The Coast Guard holds a unique position; it is both an armed service and a regulatory agency, and operators are required to report to the Coast Guard any breach of security or suspicious activity. The Captain of the Port (COTP) serves as local operational commander with expansive legal authorities. The COTP is a one stop authority shop; COTPs have clear jurisdiction as the lead federal representative for second order impacts of a cyber-incident such as pollution, impacts to commerce, waterway obstructions, and other security risks. In addition, he or she has an imbedded link to the intelligence community. COTPs have operational command over local capacity, as well as access to deployable resources, like Coast Guard’s Cyber Protection Teams (CPTs). As the on-scene federal entity with extensive authorities and institutionalized relationships across local public and private sector partners, the COTP is the key entity to bring all stakeholders to the table to help instill order among the chaos created by any event.
In the aforementioned example of the cyber attack, the port reported the incident to the Coast Guard through the National Response Center. Upon receiving the incident report, the local COTP employed the National Incident Management System (NIMS) and stood up a unified command (UC). This allowed for cohesive response operations across the port, Coast Guard, FBI, and CISA. Specifically, it allowed them to operate side by side, often at a very technical level, and ensured the right people were plugged in at each agency. The CPT had personnel that were trained, on-call, and able to deploy to the site of the incident to provide face-to-face assistance to the port, as well as the tools and personnel to provide remote forensic analysis at a speed that ensured tactically relevant information. The UC successfully isolated the breach, conducted forensic analysis to inform CISA’s vulnerability disclosure and joint alert process, and enabled cargo operations to continue through the port unimpeded.
Structural work remains.
Aside from the positive outcome in this particular incident, there is still structural work to do to align the public and private sectors for cyber preparedness and effective response. The 2020 National Maritime Cybersecurity Plan identified a number of areas for improvement for the maritime sector that can be applied across critical infrastructure sectors. Notably, there is overlap, and in many places, gaps in authorities between multiple federal agencies and organizations. As noted above, this can be confusing to the private sector for reporting and incident response organization. Regulations and standards have not kept pace with technology. Most critical infrastructure security regulations were developed within the context of physical security but did not take into account cyber breaches of security. Regulators and industry operators make good faith efforts to apply these standards to cybersecurity, but absent clear performance-based standards, there will continue to be inconsistencies in application and enforcement of existing physical security standards. The National Institute of Standards and Technology (NIST) developed a widely accepted cybersecurity framework that can serve as the backbone of further standards development.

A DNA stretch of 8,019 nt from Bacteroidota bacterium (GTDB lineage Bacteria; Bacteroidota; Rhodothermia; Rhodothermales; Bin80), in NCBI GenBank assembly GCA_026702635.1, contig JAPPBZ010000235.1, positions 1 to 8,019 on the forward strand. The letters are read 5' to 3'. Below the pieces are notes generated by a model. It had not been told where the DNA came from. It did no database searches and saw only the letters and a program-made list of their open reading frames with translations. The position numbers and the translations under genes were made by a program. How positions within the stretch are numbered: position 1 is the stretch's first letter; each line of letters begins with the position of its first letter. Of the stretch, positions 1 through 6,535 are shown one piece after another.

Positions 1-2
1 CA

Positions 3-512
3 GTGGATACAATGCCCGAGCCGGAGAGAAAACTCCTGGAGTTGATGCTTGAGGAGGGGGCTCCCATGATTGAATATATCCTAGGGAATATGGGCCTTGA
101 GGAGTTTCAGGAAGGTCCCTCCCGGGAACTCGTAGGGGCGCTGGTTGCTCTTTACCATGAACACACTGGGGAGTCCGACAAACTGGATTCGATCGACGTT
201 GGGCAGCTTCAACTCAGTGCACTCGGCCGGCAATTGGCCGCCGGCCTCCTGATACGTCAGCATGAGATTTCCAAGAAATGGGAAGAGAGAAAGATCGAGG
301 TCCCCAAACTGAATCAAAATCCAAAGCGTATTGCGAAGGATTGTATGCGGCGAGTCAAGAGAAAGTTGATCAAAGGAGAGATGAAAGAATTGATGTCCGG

The Coast Guard is a bit of a unicorn in its design, authorities, and position as the only military service within the Department of Homeland Security. However, other SRMAs can borrow some of the Coast Guard’s best practices to build cyber resilience within their own sectors.
At the most basic level, SRMAs should constantly reinforce to their industry partners that they should develop cyber plans aligned with the NIST cybersecurity framework, but voluntary and intensive joint modeling of the consequences of a ransomware attack, for example, would also help prepare and build relationships. Just like the Coast Guard’s efforts for hurricane preparedness, industry should make appropriate risk tolerance calculations to determine how much they can realistically reduce their attack surface and buy-down risk, and then construct and exercise plans for what to do when a cyber event overwhelms their defenses. Much has been written about defense in depth for cybersecurity, and as six-time national champion football coach Paul “Bear” Bryant famously noted, “offense sells tickets, defense wins championships.”